One Man’s Opinion: World Down Syndrome Day

"I'm not telling you that it is going to be easy. I am telling you that it is going to be worth it," said Art Williams, father of a child with Down syndrome.

Thursday, March 21st is World Down Syndrome Day. WDSD is a global celebration and day of recognition and awareness for the children and adults, as well as their families and friends living in the world of Down Syndrome. Activities and social media awareness efforts will continue worldwide throughout the week

English physician Dr. John Langdon Down, first identified what he is perceived as a distinct mental health diagnosis in 1862. It was not until early 1959 that French pediatrician and early geneticist, Dr. Jerome Lejeune along with colleague Martha Gautier, discovered that Down syndrome patients carried an additional chromosome on their 21st pair of 23 chromosomes. This gave us the name Trisomy 21, and the genetic marker for Down syndrome, which remains the world's most common genetic abnormality at birth, typically 8 out of every 1000 live births in the United States.

Among the most unfortunate aspect which readily comes to mind about the world of Down syndrome, and spending time with infants, children and adults with this genetic abnormality, is that the name of the discovering physician was not Up.

My youngest daughter is a pre-teen with Down syndrome. Whenever I pick her up at the end of a long school day, she still runs and practically jumps into my arms. This welcome is followed by a long hug and inquiry about how my day has been. As we walk to the car, typically hand in hand...she shares the measure of her day, its brief high and sometimes low points, and we plan the rest of our afternoon or evening. Though casting no aspersions, this simply would not happen with a typical pre-teen, boy or girl.

Her general kindness and treatment of others routinely brings joy. On a recent grocery trip, she noted the customer ahead of us, a nurse, had apparently had a particularly challenging and long shift. Olivia instinctively stroked her lower back, told her things would get better, and then began to unload her buggy, quickly moving to the end of the same line to bag her order and place it in her cart.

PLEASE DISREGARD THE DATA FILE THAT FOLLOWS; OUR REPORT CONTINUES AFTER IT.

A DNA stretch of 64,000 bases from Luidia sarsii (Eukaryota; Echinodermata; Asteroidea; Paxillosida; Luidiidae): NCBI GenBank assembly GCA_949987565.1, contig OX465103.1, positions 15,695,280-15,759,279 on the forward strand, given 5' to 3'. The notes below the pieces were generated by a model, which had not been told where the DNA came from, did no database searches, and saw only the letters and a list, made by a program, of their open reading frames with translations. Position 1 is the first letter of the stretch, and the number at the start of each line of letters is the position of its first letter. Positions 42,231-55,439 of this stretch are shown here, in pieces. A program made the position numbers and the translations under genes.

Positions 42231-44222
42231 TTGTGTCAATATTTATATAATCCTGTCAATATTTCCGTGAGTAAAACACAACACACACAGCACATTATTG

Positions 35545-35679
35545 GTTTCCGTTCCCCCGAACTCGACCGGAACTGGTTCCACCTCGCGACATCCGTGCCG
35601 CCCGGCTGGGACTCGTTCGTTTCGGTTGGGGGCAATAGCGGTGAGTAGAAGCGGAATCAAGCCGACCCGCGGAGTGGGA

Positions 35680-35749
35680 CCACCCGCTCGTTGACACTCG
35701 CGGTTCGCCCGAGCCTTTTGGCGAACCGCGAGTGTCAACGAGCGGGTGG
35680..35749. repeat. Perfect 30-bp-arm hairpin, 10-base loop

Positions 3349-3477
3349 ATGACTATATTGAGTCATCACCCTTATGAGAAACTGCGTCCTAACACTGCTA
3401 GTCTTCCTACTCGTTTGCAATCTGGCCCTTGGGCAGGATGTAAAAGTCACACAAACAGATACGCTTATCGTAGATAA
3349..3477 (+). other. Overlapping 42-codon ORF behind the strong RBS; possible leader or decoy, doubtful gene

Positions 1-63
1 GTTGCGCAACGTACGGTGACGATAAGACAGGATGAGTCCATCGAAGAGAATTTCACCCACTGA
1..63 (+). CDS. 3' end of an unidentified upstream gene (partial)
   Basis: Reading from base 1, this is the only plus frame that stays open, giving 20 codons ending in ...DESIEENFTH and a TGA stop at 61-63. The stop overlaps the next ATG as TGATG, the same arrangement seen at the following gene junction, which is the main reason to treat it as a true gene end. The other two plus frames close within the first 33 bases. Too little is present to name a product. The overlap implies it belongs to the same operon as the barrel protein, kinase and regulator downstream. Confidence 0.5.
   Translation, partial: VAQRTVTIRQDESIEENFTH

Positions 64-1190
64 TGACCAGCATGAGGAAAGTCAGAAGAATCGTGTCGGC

Olivia is 11, she has never been trained nor worked in a grocery store, though she regularly visits with her mother, step-father or myself. The nurse was over-whelmed with gratitude, and though she had just previously paid forward a portion of the order of the customer preceding her, she reached back into her purse and handed Olivia two crisp dollar bills and said, "Pick out something fun, just for you."

It was $2 dollars, generously given, and Olivia's face lit up like a Christmas tree. We didn't make it home before the reward had been purposed and two reward trinkets made the ride home us. I worked for nearly 9 years in the grocery business, during high school and college, and I can't remember how many thousand customers who I helped bag or carry groceries out to their car...but I can't remember a single exchange that felt quite like this one.

Our children are not seeking special treatment, a parade or the level of financial support we rightly raise to fight cancer, diabetes or many other chronic health conditions. What they seek, and we advocate on their behalf is pretty simple. They want acceptance, inclusion, friendship, independence and a life largely being treated just like everyone else. They may work years to perfect simple tasks which their own brain can trip them up on. But more than the joy of mastering that skill, they bask in the glow of friendship, consideration and love from others.

If you have occasion to interact with someone of special needs this week, perhaps realize for a moment how much they prefer that you treat them normally, that you speak to, include and embrace their presence in your community, workplace or place of worship. And if you make that choice, let me know how you feel, as well as the smile which you most likely receive as instant payment, or perhaps a simple hug which greatly improves your day. I can't promise that every inter-action will bring joy or perfection, but I can guarantee that over-time you will be the better for those inter-actions. Happy World Down Syndrome Day!

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